I’m passing on a pearl of wisdom I found very helpful in life. I learned it from Jacque Fresco. He’s an engineer who’s involved in an unorthodox movement, that while I find it fascinating, I don’t think I’d jump on board. It’s in the Futurist, Utopian, Technocrat milieu, but this isn’t about any of that. For whatever reason, in one of his talks he was discussing human interactions. What he said was that we are constantly hurt by those around us because we expect them to act in ways not in line with their past behaviour.

It feels like it’s just too obvious an idea to be useful, but it is (useful I mean). None of us have the same habits and manners. Some see tardiness as terrible, others it’s not responding to a call or ignoring basic hosting etiquette or not sharing food/drink. The list of things that can annoy and disappoint people is long.
Very Long.

Then for some reason people assume we all agree on what is proper. There is absolutely a baseline of mutual understanding people need to get along together. The problems is with the degree of which thing is more important than the others. We all have the friend who’s late, who’s stingy, who’s non-communicative, or who’s just a downer.

You are responsible for who you interact with. It is not their fault you’re friends with them. Accept them for who they are, faults and all. It’s just like with a partner, you can’t go into a relationship trying to change them into the person you want. That’s selfish and almost certainly going to fail. If you can’t deal with their faults, then you shouldn’t continue associating with them. That’s it. It’s simple.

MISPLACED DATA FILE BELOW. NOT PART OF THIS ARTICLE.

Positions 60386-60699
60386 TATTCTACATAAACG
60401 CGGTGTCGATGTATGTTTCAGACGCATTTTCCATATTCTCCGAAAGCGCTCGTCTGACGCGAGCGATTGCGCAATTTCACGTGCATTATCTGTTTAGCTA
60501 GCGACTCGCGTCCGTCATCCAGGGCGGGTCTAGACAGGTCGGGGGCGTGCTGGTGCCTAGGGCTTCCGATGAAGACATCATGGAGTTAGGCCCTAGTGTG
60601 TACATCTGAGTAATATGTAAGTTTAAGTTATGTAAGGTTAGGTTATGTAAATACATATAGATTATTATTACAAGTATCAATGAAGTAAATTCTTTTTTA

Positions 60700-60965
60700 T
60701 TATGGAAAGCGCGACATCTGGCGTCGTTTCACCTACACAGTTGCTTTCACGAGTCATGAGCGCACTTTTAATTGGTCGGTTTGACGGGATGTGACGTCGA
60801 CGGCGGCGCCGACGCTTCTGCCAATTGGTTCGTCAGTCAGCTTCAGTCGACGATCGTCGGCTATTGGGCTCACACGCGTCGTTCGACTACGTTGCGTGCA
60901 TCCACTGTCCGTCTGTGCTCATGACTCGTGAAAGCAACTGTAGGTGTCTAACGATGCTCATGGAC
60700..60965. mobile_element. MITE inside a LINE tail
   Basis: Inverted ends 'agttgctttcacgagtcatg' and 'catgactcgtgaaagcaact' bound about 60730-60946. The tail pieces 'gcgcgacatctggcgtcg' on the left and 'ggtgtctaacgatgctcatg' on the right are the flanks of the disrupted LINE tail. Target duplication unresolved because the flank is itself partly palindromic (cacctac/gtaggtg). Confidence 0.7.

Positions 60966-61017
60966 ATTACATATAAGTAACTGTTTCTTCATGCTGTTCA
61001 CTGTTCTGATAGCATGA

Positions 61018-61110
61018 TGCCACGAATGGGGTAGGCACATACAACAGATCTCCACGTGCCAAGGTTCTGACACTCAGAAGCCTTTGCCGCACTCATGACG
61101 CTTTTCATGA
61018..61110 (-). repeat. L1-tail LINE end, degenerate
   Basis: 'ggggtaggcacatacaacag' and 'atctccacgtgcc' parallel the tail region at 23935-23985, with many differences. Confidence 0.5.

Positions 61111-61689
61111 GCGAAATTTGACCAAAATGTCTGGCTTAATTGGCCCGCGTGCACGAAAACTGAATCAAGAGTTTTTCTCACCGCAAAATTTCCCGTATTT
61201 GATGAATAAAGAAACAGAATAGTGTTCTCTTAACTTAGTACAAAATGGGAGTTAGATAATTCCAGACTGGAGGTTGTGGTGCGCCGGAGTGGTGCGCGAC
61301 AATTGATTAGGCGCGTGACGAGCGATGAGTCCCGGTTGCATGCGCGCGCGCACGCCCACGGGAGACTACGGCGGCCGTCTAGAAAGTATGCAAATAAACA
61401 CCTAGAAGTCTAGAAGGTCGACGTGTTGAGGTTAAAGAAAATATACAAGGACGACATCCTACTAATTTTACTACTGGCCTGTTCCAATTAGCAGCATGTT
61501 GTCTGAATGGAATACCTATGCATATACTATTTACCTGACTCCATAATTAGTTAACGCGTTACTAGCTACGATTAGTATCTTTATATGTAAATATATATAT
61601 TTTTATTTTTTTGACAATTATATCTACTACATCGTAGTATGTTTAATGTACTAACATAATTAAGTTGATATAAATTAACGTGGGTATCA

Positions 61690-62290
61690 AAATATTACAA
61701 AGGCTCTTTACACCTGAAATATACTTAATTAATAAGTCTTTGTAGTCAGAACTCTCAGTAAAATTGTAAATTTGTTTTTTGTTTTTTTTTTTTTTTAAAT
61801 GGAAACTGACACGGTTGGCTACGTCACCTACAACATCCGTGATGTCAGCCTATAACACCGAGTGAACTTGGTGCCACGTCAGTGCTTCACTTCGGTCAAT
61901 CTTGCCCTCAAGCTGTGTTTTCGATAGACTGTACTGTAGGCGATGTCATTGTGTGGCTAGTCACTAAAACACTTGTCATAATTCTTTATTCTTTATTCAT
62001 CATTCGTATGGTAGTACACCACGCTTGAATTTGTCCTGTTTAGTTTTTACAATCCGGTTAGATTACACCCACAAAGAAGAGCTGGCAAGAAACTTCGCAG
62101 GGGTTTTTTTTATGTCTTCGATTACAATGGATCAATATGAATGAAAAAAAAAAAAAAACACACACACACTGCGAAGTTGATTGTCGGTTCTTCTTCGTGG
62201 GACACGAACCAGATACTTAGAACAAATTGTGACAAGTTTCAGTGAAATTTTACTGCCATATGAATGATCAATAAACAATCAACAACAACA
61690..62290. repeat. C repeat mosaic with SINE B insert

Remember this the next time you’re waiting on that friend who’s always late. Stop stewing and learn to enjoy the time you have.

You’re wasting your life being angry at people for acting exactly as you know they will.


Strange Love

Apparently I haven’t been talking about love enough. Seeing as how often my thoughts drift to it, I need to get this one out. It’s the clearest explanation for how I love. Well the clearest I can put into these pesky words.

When you love someone, you need to love them for who they are. Trying to make them into the person you want to love is a recipe for pain. But we all change. That person you fell in love with will change.

It’s actually worse if they don’t change because stagnancy is the true death of any life.
It’s death by boredom.

So you can’t just love who they are; you need to love them and their potential future. This is what makes the happily-ever-after a rarity. You will change, they will change; and if your relationship is to last, you need to love more of them than who they were.

I consider this to be one of the key points of my rambling mind. It’s a point of confluence between the philosophic and emotional sides of myself. When I wrote about Hofstadter’s view of consciousness, part of my conviction about it is that it’s applicable. It’s not simply a theory that you navel gaze about, it’s a way to help you through life.

The True self is a Strange Loop of self-reflection. To love someone, you need to find that self in them. Really loving someone is to love the idea they have of themselves. You have to crack into their self-reflected self; you have to see them as they see themselves. Their Willpower is a concept that swirls around a core of being, pushing it in new directions. When you see that, you can help them achieve their goals in life.